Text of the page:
Expenditure

Traditional input budgeting

Cost efficiency

Inputs

Activities

Technical efficiency

Efficiency

Output budgeting

Output

Effectiveness

Outcome budgeting

Intermediate outcome

Outcome


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The planned trajectory of the Russian budget reform

  • Results-based medium-term budgeting (from 2008)

  • Long-term budget stability and sustainability

  • Revenue and expenditure delineations between government tiers

  • Meduim-term budget planning

  • Performance budgeting

  • International standards in public accounting and reporting

  • Input-based short-term budgeting (1991 - 2000)

  • establishment of budget procedures and regulation (Budget Code)

  • Cash-basis budget

  • Federal Treasury

  • fiscal dicsipline and expenditure control

  • Intergovernmental equalization transfers

2001-2008


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Russia’s case: performance budgeting tools


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Russia’s case: Performance budgeting tools

Traditional

budget documents

(submitted to MoF)

Expenditure

1. Expenditure programs

2. Budget allocation justifications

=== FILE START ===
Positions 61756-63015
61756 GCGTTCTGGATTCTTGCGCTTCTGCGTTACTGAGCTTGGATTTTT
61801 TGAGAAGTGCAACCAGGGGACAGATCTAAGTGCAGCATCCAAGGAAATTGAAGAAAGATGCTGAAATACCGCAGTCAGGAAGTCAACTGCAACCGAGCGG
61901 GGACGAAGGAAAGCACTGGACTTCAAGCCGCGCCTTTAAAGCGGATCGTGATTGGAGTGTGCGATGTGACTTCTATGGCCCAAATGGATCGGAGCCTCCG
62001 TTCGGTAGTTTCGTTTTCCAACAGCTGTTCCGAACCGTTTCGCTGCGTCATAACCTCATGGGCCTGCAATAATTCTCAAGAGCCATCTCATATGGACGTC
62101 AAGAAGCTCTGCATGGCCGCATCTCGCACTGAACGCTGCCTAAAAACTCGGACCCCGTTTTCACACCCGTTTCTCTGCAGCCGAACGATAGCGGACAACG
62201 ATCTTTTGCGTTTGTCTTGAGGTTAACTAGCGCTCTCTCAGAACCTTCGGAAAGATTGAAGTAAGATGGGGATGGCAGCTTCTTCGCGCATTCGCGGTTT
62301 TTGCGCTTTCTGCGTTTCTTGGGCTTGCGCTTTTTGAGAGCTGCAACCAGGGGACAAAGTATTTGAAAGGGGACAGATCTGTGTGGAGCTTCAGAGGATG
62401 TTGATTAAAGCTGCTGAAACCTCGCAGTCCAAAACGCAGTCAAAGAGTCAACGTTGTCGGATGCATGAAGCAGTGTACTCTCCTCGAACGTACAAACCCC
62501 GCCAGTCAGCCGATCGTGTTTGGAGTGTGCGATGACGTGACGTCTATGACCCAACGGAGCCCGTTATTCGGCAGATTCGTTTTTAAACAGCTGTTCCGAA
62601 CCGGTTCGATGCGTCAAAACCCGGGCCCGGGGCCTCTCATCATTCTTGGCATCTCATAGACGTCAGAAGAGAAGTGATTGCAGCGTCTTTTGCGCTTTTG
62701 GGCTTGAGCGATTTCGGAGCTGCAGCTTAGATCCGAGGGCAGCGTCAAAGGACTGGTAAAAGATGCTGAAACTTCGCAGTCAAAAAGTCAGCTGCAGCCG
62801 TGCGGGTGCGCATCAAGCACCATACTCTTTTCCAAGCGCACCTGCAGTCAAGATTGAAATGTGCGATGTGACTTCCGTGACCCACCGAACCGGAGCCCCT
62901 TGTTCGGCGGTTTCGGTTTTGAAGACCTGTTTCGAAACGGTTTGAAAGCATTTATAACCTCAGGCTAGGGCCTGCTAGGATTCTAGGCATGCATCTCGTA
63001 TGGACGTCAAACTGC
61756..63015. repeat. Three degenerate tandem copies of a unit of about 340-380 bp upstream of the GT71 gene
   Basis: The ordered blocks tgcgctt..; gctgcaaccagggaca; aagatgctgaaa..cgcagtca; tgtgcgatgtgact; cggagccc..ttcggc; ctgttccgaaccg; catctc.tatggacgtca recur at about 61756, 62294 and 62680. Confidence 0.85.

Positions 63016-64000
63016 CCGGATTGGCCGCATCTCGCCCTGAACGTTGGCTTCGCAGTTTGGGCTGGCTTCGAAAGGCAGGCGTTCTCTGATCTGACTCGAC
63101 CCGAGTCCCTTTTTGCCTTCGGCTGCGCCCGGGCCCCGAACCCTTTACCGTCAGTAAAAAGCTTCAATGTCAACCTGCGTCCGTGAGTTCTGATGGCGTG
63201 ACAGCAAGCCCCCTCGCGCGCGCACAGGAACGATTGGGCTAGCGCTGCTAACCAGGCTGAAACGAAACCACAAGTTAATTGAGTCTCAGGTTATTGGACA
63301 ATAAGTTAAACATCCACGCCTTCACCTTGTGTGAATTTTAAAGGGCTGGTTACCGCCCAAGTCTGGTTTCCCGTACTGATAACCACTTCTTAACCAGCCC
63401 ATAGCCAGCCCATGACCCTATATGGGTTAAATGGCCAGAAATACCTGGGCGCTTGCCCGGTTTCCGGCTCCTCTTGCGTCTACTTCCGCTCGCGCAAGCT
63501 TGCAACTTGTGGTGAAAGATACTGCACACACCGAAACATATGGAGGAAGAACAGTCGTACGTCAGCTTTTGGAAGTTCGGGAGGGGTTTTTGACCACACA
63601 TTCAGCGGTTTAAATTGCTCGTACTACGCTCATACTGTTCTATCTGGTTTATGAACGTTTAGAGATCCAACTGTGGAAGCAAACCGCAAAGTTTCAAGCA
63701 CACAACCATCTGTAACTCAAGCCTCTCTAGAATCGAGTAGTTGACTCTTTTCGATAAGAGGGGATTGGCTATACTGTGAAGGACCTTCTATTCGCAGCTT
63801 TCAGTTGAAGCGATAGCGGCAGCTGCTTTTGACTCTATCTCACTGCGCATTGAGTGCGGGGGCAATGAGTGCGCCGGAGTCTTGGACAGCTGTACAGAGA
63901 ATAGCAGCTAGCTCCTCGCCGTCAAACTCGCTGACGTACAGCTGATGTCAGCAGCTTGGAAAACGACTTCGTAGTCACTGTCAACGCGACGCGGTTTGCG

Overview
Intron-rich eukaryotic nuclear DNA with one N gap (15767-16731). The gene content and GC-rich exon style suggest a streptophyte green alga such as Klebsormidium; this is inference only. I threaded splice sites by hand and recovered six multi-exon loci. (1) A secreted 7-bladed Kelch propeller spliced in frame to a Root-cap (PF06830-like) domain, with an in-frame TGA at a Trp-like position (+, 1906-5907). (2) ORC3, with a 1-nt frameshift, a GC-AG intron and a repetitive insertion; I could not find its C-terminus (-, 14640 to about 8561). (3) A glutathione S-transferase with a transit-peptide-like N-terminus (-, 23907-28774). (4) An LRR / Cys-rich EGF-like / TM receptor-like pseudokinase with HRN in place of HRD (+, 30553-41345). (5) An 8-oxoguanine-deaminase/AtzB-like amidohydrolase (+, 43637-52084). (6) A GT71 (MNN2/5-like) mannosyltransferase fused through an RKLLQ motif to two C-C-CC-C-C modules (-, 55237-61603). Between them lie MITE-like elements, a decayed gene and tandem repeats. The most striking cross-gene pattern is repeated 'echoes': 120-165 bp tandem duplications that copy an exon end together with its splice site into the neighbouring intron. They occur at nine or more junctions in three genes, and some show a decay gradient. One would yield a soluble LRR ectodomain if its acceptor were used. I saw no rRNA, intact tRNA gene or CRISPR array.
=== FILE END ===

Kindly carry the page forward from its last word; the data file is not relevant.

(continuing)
(available to the public,

assessed by MoF)

3. Register of existing expenditures

Inputs

Activities

Lump sums to top-performers

3. Ministries’

performance reports

(public, approved by Government)

Output

Intermediate outcome

4.Federal Government

Long-term Economic Program

(public, approved by Parliament)

Outcome


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Performance Budgeting and the budget process

Medium-term

planning

Revenue

policy

Macroeconomic

Planning

Debt

policy

Performance

audit

Outcome

planning

Control

Budget

Preparation

Internal audit

Delegation and

accountability

Accounting

and Reporting

Outcome

reporting

Budget

implementation

Management

accounting

Budget

programs


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Transition to multi-year budgeting


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Medium-term expenditure framework: comparing a medium term financial plan to a 3-year federal budget


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Rolling three-year budget

Current fiscal year

2 following years

ADJUSTMENT

Current fiscal year

2 following years

PLANNING

ADJUSTMENT

Current fiscal year

2 following years

PLANNING

t +1

t +2

t +3

t +4

t +5

14